Archive for June 2010


SPN = Service Principal Name

This is an issue we’ve looked at before, and may again, where services have to be properly identified in order to be shared across computers. For SharePoint, we installed Kerberos authentication which relies on Service Principal Names (SPNs). Here is a great description of how this works.



MOSS 2007 BDC Effort

We’ve seen this work before so, you’d think…

But, so it goes with SharePoint sometimes.

I found this great piece from our new friend Tobias that helps with the Application Definition Designer. Everything goes according to plan until I get to the BDC Web Parts. We’ll cover all this, but, for now, what’s happening is that, in my Business Data Type Picker dialog box, I get: There are no Business Data Types loaded in the Catalog.

Of course, I can look at my BDC and see that’s not true. So I went looking and found Ulysses’ post here and followed along. When he gets to the SSO configuration in Central Admin, I get an error:

Single sign-on cannot be configured from this server. To configure single sign-on, go to the computer running the single sign-on service and specify these settings locally.

Obviously a complication that Ulysses had not anticipated so I went off looking again and found Robert’s MOSSSSOSSxS (I love my job! The last four = “Setup Step by Step”)

His steps are:

  1. Set up the service account; I’ll use my MOSS_DBAccess account.
  2. Create SSO Groups;
  3. Configure the SSO Service in the Windows Services MMC.
  4. Configure SQL Server Permissions.
  5. Configure SSO in Central Admin.
  6. Manage the Encryption Key; huh?
  7. Manage EAD setting; Enterprise Application Definitions.

So, it’s early yet; maybe we can make some progress.


SharePoint Foundation 2010 Web Parts – The Way Things Should Have Been

Have you ever uttered an obscenity when you tried to build a web part for SharePoint 2007? How about for SharePoint 2003? Wasn’t that just ridiculous? Well on first review, your vocabulary may be taking a turn for the better; This really is easy.

The one thing that hasn’t gotten any better is the propensity for the providers of “How-To” guides at Microsoft to booger things up while we struggle with these new concepts.

For example, anybody that can make heads or tails out of this ought to work for the Franklin Mint. As I read it, the file names vary from step to step and the code includes the fancy left and right side quotation marks that blow up your .cs pages. So I went looking for another one.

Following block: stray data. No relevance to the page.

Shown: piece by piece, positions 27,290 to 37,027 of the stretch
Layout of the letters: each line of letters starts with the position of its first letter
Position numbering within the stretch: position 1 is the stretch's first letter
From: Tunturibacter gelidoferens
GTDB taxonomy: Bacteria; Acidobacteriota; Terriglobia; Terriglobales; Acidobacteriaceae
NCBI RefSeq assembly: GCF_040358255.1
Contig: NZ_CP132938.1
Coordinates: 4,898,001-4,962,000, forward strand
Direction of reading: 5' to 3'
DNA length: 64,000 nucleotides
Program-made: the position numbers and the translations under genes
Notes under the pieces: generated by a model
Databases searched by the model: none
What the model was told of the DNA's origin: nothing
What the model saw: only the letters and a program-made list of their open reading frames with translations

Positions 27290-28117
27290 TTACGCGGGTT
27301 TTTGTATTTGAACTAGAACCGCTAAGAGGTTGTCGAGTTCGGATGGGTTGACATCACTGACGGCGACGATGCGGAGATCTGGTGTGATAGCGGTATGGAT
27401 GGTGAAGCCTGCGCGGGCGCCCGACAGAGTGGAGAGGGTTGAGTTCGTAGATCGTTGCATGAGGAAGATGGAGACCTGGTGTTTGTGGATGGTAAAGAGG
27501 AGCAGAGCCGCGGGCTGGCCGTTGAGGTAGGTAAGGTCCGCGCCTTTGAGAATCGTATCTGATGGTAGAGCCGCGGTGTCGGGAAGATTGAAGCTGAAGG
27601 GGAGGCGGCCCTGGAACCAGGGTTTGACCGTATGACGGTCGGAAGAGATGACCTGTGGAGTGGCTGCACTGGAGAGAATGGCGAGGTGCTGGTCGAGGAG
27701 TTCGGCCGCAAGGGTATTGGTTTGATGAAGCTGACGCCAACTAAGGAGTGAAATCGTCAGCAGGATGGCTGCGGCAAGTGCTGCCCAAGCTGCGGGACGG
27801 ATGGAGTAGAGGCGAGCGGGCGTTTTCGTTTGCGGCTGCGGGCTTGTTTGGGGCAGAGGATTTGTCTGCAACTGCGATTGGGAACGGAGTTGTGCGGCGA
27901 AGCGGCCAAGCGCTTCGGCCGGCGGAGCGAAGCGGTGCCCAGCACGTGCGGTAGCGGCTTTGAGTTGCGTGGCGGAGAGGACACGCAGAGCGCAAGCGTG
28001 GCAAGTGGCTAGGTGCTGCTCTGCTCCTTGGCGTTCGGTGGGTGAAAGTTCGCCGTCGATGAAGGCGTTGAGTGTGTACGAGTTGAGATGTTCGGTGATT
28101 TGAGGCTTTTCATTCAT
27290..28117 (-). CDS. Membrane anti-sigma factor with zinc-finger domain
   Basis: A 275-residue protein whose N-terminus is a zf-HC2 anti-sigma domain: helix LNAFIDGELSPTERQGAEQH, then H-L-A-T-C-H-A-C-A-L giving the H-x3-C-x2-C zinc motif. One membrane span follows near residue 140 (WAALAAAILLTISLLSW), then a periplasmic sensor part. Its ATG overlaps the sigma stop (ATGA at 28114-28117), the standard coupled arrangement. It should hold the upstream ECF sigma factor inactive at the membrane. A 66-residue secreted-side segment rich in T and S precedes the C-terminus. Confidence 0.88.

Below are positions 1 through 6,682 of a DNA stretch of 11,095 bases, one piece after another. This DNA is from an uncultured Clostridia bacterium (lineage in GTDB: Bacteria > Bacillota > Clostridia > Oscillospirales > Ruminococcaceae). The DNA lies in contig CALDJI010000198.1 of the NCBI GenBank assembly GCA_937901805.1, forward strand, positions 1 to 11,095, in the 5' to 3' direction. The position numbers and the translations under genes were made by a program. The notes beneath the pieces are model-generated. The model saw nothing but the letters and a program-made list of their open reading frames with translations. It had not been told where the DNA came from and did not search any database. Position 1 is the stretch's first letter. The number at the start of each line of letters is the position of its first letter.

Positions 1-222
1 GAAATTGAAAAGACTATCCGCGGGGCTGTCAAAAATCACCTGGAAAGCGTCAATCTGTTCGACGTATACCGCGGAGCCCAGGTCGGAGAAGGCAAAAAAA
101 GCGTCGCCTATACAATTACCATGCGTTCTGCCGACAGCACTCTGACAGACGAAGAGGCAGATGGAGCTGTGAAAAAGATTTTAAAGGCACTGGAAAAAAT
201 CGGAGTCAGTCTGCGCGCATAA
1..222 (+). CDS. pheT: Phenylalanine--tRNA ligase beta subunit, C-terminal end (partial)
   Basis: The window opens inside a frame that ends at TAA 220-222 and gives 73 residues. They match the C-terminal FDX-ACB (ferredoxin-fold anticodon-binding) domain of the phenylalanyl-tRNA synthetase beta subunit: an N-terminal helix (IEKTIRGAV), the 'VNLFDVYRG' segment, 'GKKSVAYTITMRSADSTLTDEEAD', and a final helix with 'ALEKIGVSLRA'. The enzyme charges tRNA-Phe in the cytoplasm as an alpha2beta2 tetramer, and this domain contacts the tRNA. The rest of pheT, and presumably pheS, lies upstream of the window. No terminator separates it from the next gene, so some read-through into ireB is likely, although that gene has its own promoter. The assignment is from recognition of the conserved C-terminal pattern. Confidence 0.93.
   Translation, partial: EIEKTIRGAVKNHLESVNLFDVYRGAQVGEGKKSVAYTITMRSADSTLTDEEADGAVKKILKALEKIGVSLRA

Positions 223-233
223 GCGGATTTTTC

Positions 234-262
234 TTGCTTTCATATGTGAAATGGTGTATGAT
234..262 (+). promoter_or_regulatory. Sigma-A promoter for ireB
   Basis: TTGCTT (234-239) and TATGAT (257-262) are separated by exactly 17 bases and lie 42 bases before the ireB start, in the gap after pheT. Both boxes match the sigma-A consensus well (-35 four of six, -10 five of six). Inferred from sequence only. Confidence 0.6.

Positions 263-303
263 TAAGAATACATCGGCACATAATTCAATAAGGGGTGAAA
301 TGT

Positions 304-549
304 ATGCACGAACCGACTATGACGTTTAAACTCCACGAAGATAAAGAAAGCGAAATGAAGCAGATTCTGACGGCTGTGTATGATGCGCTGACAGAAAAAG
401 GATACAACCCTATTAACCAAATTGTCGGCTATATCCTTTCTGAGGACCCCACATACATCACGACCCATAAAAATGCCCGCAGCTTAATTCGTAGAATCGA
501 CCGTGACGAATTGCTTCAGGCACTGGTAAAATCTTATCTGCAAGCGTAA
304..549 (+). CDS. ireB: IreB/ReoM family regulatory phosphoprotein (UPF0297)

Then I found this one that was much better but still has at least one “gotcha.” It seems that the author neglected to properly modify his name space in his sample code and that will blow up your build. This gives us a good chance to try to figure our what his or her  problem is.

Recall that we’re running SharePoint Foundation on Windows 7 x64 VM, per our recent posts, and that we’ve installed VS2010 from the 90 day trial download version.

First, like I said, the create\build\deploy steps are a snap. In VS 2010, it’s File | New | Project and under the C# projects, select the SharePoint 2010 node, select the Visual Web Part and click OK. One thing to think about is where you put the solution. In Windows 7, if you put it in the C:\Sample Web Parts folder, you’ll have to do a silly Run As Administrator tap dance later to delete it. I chose to create and use a folder under my user name folder next to My Documents and check the Create directory for solution option. Then click OK.

Then, you get one of the cool new parts, it asks you for the site where you want to deploy\debug your web part. I created a blank sample site and used it. My Deploy as a Sandboxed Solution option was greyed out; not sure what to make of that. I just clicked Finish.

So my solution gets built and I’ve got a bunch of files and since I didn’t change the name in the previous step, in Solution Explorer, I’ve got a VisualWebPart1 node. I see it have a VisualWebPart1UserControl.ascx file under it which has a VisualWebPart1UserControl.ascx.cs file under it which has a file under it. Pretty Deep, no?.